Over 1,000 public order offences in city last year

Kilkenny Garda Station was the sixth-busiest in the country last year when it came to public order offences, and the ninth-busiest in relation to assaults, harassments and threats or attempts to murder.

Kilkenny Garda Station was the sixth-busiest in the country last year when it came to public order offences, and the ninth-busiest in relation to assaults, harassments and threats or attempts to murder.

The CSO’s latest garda statistics show more than 1,000 public order and social code offences were recorded by the city station in 2011. This is a worse record than Tallaght and Waterford, both of which surpassed Kilkenny in every other crime category.

For attempts/threats to murder, assaults, harassments and related crimes, Kilkenny recorded 218 offences – four more than Finglas Garda Station.

Across the county’s 20 garda stations, a total of 4,360 offences were recorded.

The Kilkenny station was the 14th-busiest in the country overall last year, with 2,885 offences recorded in total. This represents a decline on the figure for 2010, when 3,143 offences were recorded.

However, both Castlecomer and Thomastown stations recorded increases in crime – with 192 and 177 offences respectively last year. CSO data also shows that four of Kilkenny’s ‘rural’ stations were among the least busy in Ireland – recording less than one incident per week in 2011.

Freshford and Stoneyford garda stations both recorded just 38 offences all year, while Inistioge had only 28. The quietest beat of all was Kilmoganny Garda Station, where only 20 offences were recorded.

Mayor of the City Sean O’ hArgain has expressed concern over Kilkenny’s record in the public order offences category. Research has consistently shown this type of crime to be associated with alcohol-consumption.

A meeting of the Joint Policing Committee earlier this year heard that alcohol-related crime was on the rise in Kilkenny. In 2011, some 435 people were arrested for public drunkenness offences.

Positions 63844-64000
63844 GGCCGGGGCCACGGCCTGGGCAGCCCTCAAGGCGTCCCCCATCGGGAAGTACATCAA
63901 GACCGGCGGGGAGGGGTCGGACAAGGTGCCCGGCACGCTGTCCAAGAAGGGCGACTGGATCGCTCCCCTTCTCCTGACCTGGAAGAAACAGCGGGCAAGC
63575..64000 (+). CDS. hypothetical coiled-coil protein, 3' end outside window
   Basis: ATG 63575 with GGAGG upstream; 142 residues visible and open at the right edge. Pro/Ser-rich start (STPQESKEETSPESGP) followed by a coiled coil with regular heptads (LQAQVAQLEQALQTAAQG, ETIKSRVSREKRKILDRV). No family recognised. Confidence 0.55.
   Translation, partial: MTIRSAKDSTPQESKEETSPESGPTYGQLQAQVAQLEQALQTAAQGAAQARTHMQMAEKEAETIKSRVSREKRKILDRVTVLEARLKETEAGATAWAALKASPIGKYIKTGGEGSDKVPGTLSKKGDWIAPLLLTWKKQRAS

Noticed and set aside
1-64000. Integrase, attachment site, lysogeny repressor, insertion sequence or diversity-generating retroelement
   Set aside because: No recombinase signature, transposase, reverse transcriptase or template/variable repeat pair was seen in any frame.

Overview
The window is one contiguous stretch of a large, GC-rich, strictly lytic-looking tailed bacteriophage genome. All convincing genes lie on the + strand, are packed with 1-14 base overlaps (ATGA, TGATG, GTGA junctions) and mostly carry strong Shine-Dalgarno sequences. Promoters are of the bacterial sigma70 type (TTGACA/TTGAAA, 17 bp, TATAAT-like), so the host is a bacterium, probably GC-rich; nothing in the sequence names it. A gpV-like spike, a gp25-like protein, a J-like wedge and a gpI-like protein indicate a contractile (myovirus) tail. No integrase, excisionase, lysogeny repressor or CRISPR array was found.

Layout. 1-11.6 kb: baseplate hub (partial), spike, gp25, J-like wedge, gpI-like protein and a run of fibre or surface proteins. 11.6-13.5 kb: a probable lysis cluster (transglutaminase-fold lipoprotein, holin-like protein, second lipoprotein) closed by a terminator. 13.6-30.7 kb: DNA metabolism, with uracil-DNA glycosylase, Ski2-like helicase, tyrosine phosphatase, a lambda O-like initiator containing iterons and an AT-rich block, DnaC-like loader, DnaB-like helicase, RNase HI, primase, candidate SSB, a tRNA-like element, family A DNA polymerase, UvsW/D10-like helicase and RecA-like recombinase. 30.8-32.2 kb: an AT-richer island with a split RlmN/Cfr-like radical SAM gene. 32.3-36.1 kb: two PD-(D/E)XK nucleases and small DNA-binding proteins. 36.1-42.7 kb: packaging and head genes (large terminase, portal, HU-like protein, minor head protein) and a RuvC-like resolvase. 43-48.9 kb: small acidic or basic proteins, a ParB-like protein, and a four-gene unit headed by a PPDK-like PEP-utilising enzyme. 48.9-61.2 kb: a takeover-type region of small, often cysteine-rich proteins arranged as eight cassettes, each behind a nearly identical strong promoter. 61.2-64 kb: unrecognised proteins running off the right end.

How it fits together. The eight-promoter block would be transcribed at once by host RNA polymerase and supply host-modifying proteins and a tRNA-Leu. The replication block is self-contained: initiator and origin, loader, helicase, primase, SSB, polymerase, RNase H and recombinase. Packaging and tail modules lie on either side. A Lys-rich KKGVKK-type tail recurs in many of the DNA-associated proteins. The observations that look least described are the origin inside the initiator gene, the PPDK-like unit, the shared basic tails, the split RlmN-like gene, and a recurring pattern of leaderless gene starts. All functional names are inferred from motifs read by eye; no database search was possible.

“I have already called for an increased garda presence on our streets, and I will do so again,” said Mayor O’ hArgain.

“I think the gardai are doing their best. But I would like them to be more visible on our streets, particularly on weekends – Friday and Saturday night.”

Certain areas of the city have become known as hotspots for alcohol-fuelled anti-social behaviour and public disorder, and the mayor has expressed particular concern over Rose Inn Street.

“The situation on Rose Inn Street now needs to be addressed,” he said.

“It has gotten particularly bad on weekend nights. Many locals are deeply concerned about the structure of that area at certain times. There is also a noise pollution problem, coming from certain venues.”

The mayor has indicated that he is to seek a meeting with the city’s new superintendent, Pauric Dunne, in the coming days.

Kilkenny does not feature in the top 10 stations for burglary offences, but data shows more burglaries last year (590 offences) than any other year in the last decade.

Crime has fallen by 13% nationally since its peak in 2008, but burglary rates across the country have increased by 15% since then. In Kilkenny City alone, there was a 37% increase in burglaries between 2008 and 2011.

l For further area analysis, see page 4.